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CoACH

Advanced glasses, Composites And Ceramics for High growth Industries

Overview

Investigating the joining of incompatible materials and selection of effective diffusion barriers are one of the major challenges of device manufacturing in electronic industry.

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Assembling of some functional materials becomes slightly more complicated since they are designed to work at high temperatures and might overcome various phase changes even during conventional joining. Hence, suitable low-temperature joining methods are needed to reliably integrate temperature limited thermoelectrics into engineering structures, i.e. thermoelectric modules (TEM) or generators (TEG).

Innovative joining of mid-temperature thermoelectric devices is being developed under the ‘Advanced Glasses, Composites and Ceramics for High Growth Industries (CoACH)’ project funded by the Horizon 2020 framework program, tasked with developing cutting-edge joining and assembling process of incompatible and relatively problematic elements into a module, i.e. thermoelectric material, metallic electrode and ceramic substrate.


Project end date

December 2018


Aims

The project aims to successfully identify and produce suitable material for this purpose taking into account cost and automation requirements for industry.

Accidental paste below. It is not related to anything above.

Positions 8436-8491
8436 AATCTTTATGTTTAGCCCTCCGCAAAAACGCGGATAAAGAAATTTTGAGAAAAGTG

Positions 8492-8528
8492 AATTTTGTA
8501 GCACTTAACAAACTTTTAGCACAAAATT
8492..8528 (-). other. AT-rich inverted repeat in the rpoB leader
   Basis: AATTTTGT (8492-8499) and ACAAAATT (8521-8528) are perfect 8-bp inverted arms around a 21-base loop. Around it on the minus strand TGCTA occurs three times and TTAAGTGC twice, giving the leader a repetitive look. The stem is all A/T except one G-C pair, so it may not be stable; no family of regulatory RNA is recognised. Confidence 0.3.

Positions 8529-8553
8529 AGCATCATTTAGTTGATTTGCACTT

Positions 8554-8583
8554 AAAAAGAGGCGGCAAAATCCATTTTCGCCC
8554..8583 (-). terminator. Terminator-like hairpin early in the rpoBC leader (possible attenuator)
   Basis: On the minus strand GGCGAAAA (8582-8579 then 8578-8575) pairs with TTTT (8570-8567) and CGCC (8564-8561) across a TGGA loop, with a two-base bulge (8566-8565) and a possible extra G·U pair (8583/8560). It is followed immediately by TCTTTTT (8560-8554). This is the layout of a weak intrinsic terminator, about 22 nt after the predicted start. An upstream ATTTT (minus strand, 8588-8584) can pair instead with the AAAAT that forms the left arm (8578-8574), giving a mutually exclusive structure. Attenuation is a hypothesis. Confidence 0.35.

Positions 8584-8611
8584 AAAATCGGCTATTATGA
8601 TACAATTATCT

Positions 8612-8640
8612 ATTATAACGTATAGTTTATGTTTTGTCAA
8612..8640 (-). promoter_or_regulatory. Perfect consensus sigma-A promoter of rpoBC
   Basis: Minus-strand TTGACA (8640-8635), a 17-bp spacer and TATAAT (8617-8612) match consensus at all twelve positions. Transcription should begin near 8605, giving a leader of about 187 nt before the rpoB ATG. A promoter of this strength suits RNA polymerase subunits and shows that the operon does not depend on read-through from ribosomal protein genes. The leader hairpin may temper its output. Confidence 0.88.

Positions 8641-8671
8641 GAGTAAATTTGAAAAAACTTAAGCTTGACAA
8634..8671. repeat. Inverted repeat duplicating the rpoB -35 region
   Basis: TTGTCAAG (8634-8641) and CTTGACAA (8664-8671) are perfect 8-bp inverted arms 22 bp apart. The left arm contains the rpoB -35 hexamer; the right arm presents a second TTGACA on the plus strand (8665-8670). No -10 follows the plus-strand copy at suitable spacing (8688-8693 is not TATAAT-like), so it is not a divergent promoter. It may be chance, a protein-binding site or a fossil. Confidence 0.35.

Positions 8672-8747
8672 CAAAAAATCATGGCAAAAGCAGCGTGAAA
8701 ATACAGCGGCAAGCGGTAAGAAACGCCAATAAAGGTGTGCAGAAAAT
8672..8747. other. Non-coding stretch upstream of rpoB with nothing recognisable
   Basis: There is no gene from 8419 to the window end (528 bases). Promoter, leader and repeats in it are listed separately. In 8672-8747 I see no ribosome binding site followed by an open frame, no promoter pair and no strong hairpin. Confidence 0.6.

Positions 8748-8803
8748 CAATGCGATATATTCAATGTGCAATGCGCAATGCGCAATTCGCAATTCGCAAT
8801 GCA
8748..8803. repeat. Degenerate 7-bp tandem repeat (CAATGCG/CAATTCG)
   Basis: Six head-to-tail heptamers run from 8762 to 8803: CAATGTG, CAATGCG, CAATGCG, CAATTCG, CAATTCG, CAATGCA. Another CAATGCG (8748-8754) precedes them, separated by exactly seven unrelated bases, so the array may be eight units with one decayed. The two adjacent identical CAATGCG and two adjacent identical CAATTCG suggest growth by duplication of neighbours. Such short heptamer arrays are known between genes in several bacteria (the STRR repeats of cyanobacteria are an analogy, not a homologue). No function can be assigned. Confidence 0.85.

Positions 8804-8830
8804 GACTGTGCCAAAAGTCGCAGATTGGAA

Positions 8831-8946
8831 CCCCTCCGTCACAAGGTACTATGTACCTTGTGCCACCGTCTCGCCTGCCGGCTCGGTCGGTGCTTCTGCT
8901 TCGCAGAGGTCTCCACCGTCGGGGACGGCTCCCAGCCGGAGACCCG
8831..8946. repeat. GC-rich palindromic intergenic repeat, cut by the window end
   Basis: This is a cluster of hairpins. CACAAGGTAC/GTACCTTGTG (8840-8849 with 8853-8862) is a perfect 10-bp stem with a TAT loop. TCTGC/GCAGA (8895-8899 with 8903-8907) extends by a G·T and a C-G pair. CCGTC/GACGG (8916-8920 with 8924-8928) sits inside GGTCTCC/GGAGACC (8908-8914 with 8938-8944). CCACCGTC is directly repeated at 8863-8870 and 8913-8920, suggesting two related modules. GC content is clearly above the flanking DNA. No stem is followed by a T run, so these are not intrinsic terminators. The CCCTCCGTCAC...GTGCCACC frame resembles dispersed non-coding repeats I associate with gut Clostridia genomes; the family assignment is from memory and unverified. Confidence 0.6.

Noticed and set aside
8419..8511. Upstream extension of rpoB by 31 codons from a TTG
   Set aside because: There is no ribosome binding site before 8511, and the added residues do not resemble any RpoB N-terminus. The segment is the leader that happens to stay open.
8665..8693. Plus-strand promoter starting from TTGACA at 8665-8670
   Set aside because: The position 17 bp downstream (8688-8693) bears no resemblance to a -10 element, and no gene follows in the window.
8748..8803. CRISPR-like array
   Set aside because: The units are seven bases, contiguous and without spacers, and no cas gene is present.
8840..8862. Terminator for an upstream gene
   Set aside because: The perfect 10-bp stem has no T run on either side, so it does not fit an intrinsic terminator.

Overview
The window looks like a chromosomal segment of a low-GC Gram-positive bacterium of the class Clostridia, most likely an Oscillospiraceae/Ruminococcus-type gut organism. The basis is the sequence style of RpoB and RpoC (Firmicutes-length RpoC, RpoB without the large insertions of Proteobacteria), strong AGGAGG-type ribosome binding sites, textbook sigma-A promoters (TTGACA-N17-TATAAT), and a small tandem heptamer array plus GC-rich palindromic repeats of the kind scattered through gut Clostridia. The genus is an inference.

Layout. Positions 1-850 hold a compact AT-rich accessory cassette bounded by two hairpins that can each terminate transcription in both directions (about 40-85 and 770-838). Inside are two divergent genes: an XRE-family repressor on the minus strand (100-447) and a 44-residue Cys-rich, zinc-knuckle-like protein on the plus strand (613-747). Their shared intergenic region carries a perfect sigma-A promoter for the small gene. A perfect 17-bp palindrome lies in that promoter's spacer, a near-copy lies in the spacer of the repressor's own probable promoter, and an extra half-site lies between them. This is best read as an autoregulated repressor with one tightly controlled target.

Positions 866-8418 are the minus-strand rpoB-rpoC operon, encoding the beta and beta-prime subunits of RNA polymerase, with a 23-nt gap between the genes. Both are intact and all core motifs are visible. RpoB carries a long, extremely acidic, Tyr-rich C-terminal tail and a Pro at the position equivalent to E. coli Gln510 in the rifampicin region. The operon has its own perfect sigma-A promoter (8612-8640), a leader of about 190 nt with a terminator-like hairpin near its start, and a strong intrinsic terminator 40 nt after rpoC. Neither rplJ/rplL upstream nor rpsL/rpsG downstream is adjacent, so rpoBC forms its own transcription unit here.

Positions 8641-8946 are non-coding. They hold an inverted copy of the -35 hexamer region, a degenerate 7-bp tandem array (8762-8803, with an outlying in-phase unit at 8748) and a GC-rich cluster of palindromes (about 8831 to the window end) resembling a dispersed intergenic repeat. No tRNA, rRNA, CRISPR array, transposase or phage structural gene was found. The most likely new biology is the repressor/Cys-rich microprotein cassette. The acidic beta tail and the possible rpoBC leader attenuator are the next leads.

The following factors have been identified for consideration during research:

  1. Labour work - it has been reported, that ~43% of TEGs (thermoelectric generators) price arises from the ‘made-hand’ labour cost and simple upscaling and automation of module production process could significantly reduce cost per module.
  2. Thermoelectric material cost- most of the ‘promising’ and highly efficient thermoelectric material contains rare-earth elements such as cerium (Ce), lanthanum (La), neodymium (Nd), praseodymium (Pr), terbium (Tb), ytterbium (Yb) and yttrium (Y) and their relatively high market prices reduce their possible commercialisation.
  3. Material losses – thermoelectric material after consolidation process (in which it is delivered as a disc-shaped pucks) must be cut into regular shaped thermoelectric pellets (3x2.5x2.5 mm standard). Such a process generates significant amount of materials waste which cannot be re-used in fabrication process.
  4. Diffusion barrier deposition – commonly used diffusion barriers in microelectronic field are nickel and chromium, which prevent inter-diffusion between high-tech material and other device components (i.e. solder). Nevertheless, very often, due to complicated and extended composition of thermoelectric material, those elements are unsuitable for high-temperature application. One of the reported solution is deposition of chemically more stable elements i.e. gold (Au), palladium (Pd) and platinum (Pt) as a diffusion barrier which are expensive and influence device manufacturing costs.

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Coach Website